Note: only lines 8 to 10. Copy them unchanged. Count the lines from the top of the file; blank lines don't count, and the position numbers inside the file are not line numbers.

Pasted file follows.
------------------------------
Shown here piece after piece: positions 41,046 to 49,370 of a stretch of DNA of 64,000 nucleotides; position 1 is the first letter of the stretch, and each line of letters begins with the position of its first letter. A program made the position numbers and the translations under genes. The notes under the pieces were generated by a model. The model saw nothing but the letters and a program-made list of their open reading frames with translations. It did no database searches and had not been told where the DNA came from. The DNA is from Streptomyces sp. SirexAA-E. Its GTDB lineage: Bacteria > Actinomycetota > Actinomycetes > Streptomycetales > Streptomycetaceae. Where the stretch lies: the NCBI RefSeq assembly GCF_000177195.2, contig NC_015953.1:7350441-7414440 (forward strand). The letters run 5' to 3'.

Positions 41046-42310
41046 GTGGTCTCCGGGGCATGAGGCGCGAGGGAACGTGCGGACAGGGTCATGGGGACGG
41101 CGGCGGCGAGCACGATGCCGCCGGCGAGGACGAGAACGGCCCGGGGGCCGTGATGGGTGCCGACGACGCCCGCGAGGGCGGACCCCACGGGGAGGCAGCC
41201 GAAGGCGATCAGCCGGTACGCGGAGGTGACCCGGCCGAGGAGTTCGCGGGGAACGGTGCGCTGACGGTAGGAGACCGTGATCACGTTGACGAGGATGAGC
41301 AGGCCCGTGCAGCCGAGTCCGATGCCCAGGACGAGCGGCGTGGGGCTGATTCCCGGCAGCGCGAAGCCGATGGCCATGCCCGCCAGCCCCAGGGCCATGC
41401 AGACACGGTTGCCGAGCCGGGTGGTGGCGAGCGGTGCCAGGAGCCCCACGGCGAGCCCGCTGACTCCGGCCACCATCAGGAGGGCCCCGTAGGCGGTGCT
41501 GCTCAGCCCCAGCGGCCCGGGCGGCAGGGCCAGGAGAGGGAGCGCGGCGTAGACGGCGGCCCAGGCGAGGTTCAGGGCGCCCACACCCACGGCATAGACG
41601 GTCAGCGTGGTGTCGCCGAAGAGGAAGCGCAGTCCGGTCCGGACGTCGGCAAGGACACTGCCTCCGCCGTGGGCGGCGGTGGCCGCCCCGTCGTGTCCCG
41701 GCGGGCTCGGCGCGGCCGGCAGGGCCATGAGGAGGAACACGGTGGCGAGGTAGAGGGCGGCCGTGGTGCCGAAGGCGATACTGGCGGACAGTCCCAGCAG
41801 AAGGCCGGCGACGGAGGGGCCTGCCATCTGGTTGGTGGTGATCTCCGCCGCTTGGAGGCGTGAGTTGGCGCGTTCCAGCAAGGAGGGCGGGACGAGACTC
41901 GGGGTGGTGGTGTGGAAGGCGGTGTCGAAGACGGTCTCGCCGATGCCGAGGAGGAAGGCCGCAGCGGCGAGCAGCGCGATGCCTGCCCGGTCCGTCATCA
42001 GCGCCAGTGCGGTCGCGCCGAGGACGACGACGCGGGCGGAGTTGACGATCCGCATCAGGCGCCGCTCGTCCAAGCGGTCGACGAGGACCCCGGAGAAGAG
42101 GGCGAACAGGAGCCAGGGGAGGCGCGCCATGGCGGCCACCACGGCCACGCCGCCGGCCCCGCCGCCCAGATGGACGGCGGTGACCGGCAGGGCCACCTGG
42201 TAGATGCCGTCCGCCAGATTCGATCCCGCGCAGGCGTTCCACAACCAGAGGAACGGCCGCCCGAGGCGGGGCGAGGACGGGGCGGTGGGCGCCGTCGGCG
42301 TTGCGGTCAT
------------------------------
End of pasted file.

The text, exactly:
41501 GCTCAGCCCCAGCGGCCCGGGCGGCAGGGCCAGGAGAGGGAGCGCGGCGTAGACGGCGGCCCAGGCGAGGTTCAGGGCGCCCACACCCACGGCATAGACG
41601 GTCAGCGTGGTGTCGCCGAAGAGGAAGCGCAGTCCGGTCCGGACGTCGGCAAGGACACTGCCTCCGCCGTGGGCGGCGGTGGCCGCCCCGTCGTGTCCCG
41701 GCGGGCTCGGCGCGGCCGGCAGGGCCATGAGGAGGAACACGGTGGCGAGGTAGAGGGCGGCCGTGGTGCCGAAGGCGATACTGGCGGACAGTCCCAGCAG